Memory problems may be more about interference than forgetting

February, 2011

An animal study points to confusion between memories being central to amnesia, rather than a failure to recall.

We have thought of memory problems principally in terms of forgetting, but using a new experimental method with amnesic animals has revealed that confusion between memories, rather than loss of memory, may be more important.

While previous research has found that amnesic animals couldn't distinguish between a new and an old object, the new method allows responses to new and old objects to be measured separately. Control animals, shown an object and then shown either the same or another object an hour later, spent more time (as expected) with the new object. However, amnesic animals spent less time with the new object, indicating they had some (false) memory of it.

The researchers concluded that the memory problems were the result of the brain's inability to register complete memories of the objects, and that the remaining, less detailed memories were more easily confused. In other words, it’s about poor encoding, not poor retrieval.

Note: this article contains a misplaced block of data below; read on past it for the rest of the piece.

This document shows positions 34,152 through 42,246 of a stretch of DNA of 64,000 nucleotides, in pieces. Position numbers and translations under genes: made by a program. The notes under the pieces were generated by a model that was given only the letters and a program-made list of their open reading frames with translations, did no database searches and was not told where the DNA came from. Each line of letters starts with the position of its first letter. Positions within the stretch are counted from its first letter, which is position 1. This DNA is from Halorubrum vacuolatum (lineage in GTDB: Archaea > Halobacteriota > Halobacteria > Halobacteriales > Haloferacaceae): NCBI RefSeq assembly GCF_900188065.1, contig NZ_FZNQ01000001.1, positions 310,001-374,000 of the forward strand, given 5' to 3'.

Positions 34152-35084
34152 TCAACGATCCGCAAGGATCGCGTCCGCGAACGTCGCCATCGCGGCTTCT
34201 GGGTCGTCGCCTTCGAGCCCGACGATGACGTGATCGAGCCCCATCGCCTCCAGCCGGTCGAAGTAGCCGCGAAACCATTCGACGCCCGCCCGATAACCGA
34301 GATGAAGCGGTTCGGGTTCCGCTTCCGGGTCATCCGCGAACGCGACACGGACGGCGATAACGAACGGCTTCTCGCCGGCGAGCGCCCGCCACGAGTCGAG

Excitingly, when the amnesic animals were put in a dark, quiet space before the memory test, they performed perfectly on the test.

The finding not only points to a new approach for helping those with memory problems (for example, emphasizing differentiating details), but also demonstrates how detrimental interference from other things can be when we are trying to remember something — an issue of particular relevance in modern information-rich environments. The extent to which these findings apply to other memory problems, such as dementia, remains to be seen.

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